Multinational corporations, firms, or individual investors face a unique set of challenges that hinder their operations overseas. Madura (2014) observes that exchange rate fluctuations are one of the most common challenges faced by companies and investors with businesses abroad. Any change in currency exchange rate has dire effects on firms with foreign operations. Cash flows, values of foreign assets, competitiveness, and market value decline as a result of currency fluctuations. As such, multinational companies should opt for operational exchange rate management techniques because such measures are long-term and have a permanent effect when compared to financial exchange rate management techniques.
Accounting Vs Economic Risks Associated with Currency Exchange Rate Fluctuations
Habibnia (2013) defines risk as the exposure to any form of uncertainty. Multinational companies are exposed to accounting and economic risks when currency exchange rates fluctuate. Accounting risks are also referred to as translation risk and exist since uncertainty surrounds the net worth of parent company as it consolidates the financial statements of its overseas subsidiaries (Dohring, 2008). In this case, the foreign currencies have to be converted into the local currencies and fluctuations in currency exchange rates raise significant concerns. It occurs when companies with foreign branches have to fuse their financial statements, which consequently prompts the conversion of foreign currencies into local ones. Nevertheless, the occurrence of such transactions may likely impact the parent company’s net worth, hence presenting exchange rate exposure risks. According to Madura (2014), translation exposure takes place when there is a change in the value of exchange contracts as a result of fluctuations in currency exchange rates.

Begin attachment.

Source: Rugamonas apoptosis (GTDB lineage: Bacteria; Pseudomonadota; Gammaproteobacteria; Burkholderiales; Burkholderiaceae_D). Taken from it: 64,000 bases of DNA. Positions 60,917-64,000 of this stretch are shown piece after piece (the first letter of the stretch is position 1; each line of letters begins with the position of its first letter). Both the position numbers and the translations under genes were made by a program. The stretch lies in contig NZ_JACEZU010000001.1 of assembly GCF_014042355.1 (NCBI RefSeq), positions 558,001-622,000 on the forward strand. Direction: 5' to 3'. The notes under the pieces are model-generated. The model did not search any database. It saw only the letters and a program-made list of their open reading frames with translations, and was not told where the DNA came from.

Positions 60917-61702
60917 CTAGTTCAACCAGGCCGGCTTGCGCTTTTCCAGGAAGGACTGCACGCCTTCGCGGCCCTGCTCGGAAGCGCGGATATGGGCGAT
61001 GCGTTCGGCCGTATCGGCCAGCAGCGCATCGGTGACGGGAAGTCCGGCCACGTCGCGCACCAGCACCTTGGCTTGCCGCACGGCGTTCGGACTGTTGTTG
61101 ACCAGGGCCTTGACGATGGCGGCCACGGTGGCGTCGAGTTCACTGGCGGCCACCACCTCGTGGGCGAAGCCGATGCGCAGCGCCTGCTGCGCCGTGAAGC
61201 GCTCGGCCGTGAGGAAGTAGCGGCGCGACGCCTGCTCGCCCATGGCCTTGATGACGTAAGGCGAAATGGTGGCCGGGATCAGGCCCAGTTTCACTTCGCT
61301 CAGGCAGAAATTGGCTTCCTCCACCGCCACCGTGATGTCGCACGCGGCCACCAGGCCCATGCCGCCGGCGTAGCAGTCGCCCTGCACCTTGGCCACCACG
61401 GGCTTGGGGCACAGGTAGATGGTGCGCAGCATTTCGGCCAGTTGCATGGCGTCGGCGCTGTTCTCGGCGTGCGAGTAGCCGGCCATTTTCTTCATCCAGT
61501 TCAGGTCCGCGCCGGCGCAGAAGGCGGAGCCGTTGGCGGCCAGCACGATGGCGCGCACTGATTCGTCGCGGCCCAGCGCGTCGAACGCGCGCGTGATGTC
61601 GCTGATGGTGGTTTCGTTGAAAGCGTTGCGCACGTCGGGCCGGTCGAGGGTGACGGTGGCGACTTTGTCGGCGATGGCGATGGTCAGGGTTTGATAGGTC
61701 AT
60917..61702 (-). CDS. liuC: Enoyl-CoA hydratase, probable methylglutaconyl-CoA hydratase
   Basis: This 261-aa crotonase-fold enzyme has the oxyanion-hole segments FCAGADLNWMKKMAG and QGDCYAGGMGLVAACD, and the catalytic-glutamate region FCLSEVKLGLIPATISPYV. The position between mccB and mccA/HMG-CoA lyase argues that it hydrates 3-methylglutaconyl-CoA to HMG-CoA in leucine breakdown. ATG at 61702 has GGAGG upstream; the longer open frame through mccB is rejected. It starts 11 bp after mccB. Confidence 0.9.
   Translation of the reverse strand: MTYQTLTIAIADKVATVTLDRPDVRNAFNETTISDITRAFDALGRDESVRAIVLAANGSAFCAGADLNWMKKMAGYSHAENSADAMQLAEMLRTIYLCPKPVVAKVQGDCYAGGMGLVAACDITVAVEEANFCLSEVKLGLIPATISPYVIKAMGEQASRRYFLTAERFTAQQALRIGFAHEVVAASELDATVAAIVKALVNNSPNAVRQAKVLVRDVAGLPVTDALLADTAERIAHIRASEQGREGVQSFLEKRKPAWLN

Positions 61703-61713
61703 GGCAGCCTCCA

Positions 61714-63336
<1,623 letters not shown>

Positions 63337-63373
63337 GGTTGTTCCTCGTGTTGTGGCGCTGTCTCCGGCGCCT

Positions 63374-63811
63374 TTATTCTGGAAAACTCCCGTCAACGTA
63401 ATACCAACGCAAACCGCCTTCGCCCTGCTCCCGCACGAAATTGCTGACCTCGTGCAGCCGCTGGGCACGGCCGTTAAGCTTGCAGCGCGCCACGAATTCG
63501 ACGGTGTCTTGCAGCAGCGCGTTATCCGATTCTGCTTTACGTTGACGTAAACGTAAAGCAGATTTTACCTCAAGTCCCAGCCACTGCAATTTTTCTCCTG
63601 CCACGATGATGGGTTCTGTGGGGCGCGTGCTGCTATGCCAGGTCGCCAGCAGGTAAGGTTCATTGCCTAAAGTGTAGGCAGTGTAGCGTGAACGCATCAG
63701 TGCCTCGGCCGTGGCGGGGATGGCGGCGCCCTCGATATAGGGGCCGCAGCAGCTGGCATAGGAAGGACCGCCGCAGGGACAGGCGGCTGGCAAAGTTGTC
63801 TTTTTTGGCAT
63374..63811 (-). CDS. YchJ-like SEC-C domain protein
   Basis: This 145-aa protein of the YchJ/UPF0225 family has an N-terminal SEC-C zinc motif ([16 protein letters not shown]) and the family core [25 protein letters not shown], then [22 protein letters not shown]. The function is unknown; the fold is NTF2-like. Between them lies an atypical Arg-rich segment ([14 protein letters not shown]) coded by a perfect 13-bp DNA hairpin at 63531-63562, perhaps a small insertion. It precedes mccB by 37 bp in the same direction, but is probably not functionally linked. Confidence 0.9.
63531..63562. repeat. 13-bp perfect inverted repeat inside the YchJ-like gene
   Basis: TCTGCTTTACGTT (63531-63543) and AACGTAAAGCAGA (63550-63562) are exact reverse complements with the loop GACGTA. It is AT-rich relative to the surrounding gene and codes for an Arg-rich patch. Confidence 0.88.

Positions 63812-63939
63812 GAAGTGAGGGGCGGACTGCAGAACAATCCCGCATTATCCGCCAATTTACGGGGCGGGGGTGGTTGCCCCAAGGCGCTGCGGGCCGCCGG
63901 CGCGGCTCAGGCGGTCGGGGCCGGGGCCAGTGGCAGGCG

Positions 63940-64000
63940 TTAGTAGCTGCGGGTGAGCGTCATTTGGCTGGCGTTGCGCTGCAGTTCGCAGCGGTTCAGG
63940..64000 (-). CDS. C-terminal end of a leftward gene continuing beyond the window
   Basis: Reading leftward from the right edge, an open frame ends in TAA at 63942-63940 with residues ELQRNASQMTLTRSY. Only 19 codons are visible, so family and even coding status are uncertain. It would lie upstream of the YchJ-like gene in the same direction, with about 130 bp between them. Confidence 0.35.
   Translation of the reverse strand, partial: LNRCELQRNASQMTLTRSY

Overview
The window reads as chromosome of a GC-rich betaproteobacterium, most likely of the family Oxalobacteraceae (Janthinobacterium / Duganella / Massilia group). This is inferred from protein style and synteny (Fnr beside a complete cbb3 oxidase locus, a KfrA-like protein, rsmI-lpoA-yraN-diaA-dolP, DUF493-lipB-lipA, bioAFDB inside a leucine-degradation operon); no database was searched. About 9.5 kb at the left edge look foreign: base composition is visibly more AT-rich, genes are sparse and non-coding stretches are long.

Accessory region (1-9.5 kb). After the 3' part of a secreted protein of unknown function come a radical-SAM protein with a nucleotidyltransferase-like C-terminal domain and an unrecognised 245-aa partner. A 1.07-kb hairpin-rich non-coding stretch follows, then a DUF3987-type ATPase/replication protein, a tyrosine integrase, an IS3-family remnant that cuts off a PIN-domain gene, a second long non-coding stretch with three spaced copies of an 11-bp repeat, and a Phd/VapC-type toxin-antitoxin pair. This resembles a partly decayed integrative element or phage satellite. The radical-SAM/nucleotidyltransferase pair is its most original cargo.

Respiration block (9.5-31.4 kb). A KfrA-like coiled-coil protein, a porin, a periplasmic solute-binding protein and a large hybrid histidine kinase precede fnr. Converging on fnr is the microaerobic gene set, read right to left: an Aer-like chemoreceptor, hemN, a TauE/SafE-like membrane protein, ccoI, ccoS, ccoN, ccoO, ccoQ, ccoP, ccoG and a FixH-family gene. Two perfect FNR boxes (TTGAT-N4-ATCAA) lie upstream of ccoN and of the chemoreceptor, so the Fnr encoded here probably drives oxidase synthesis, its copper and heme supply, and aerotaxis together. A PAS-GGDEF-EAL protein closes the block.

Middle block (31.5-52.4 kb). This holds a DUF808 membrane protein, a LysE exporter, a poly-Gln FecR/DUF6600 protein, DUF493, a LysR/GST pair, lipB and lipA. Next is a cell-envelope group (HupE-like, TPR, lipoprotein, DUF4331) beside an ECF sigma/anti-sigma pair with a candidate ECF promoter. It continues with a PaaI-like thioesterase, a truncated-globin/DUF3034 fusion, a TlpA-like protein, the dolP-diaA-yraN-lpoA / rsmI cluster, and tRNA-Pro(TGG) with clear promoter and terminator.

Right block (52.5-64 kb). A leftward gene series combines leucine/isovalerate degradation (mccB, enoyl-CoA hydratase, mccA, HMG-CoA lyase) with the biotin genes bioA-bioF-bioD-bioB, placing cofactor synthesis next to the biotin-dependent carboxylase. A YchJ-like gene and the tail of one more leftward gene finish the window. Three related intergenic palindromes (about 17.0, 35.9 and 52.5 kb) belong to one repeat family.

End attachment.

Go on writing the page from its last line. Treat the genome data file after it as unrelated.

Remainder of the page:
Conversely, economic risks arise due to the uncertainty that surrounds a company’s future cash flows as a result of currency exchange rate fluctuations (Madura, 2014). Habibnia (2013) defines economic exposure as the change in a company’s financial performance due to currency exchange rate fluctuations. It is the possibility that an economic downturn will hurt overseas investment. A good example of an economic risk would be the uncertainty that surrounds the performance of a luxury product launched shortly before an economic recession. There is a positive correlation between economic risk and political risks since the policy decisions related to the economy directly affects investments.[“Write my essay for me?” Get help here.]
Economic exposure risk is composed of transactional and operating exposures (Madura, 2014). Transactional risks stem from variations in value witnessed in foreign currency indentures due to fluctuations in currency conversion rates (Kim, 2011). Transaction risk is a headache for most multinational companies because exchange rates can change significantly over a short period, thus affecting its cash flows. Operational exposure risk, on the other hand, results from alterations in future revenues and costs due to changes in currency exchange rates (Kim, 2011).